“The plunging demand for oil wrought by the coronavirus pandemic combined with a savage price war has left the fossil fuel industry broken and in survival mode, according to analysts. It faces the gravest challenge in its 100-year history, they say, one that will permanently alter the industry. With some calling the scene a “hellscape”, the least lurid description is “unprecedented”. A key question is whether this will permanently alter the course of the climate crisis. Many experts think it might well do so, pulling forward the date at which demand for oil and gas peaks, never to recover, and allowing the atmosphere to gradually heal.”

But Mark Lewis, head of climate change investment research at BNP Paribas has noted:

“When the dust settles, the peak demand narrative will be there stronger than ever,” he said. “This is particularly true if long-haul aviation fails to recover. This has been a very strong source of oil demand growth in recent years but the longer we are at home – remote working, using video conferencing – the more people will wonder: do we really need to get on a plane?”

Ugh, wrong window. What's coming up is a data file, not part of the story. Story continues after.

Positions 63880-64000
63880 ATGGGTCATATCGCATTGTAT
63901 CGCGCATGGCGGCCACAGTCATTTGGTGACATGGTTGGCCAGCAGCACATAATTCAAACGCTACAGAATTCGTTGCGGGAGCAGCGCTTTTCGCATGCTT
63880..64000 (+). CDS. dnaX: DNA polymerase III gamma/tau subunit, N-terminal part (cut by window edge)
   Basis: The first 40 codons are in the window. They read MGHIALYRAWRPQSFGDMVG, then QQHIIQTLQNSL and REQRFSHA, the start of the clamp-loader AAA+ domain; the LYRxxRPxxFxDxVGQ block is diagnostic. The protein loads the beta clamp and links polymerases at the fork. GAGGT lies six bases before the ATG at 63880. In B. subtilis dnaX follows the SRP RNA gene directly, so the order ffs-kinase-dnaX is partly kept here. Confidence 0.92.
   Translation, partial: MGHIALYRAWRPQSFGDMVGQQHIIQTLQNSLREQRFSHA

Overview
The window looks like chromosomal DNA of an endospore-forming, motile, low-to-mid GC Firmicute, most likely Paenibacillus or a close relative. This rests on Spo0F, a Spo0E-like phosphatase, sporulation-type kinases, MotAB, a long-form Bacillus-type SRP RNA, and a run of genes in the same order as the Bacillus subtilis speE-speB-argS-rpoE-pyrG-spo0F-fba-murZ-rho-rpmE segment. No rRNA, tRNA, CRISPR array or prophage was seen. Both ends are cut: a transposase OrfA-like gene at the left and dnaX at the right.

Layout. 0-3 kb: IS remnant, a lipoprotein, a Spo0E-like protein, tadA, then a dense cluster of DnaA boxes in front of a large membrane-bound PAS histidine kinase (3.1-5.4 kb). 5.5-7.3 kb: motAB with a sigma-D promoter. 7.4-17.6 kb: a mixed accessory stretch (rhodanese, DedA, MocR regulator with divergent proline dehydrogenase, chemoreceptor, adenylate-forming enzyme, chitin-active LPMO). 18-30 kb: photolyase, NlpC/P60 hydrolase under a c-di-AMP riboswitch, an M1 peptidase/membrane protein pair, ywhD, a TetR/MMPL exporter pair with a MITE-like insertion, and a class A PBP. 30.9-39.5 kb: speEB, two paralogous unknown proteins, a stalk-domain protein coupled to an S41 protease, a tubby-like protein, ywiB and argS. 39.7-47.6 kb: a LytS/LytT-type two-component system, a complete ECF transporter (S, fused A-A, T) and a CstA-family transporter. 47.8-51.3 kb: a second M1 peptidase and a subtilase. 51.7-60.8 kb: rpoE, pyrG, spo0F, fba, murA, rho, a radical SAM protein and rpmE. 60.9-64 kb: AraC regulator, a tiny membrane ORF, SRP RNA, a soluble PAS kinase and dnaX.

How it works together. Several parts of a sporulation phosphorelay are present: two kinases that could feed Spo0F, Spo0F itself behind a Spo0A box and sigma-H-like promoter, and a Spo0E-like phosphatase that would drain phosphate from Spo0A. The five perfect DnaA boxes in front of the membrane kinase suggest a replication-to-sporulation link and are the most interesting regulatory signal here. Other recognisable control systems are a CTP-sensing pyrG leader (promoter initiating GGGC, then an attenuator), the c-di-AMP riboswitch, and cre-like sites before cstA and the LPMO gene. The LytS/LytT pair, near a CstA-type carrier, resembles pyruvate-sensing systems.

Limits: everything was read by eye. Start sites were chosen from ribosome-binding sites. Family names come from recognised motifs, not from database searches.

This week 250 organisations from 25 countries published an open letter directed to governments, urging them to resist any aviation lobby attempts to rush into unfair bailouts of the industry. Instead, governments are implored to use this moment to embed social and environmental conditions, with proper protection for workers and a planned transition towards climate-just mobility. From today onwards, individuals are expressing their support for these demands by signing a rapidly growing petition.

“For decades, the aviation industry has avoided contributing meaningfully to global climate goals and resisted the merest suggestion of taxes on fuel or tickets. Now, airlines, airports and manufacturers are demanding huge and unconditional taxpayer-backed bailouts. We cannot let the aviation industry get away with privatising profits in the good times, and expect the public to pay for its losses in the bad times”, says Magdalena Heuwieser from Stay Grounded, a global network of more than 150 organisations, who endorsed the letter together with other organisations including university institutes, trade unions and climate justice initiatives.

The letter demands that governments:

1) put people first and bail out workers, not shareholders and executives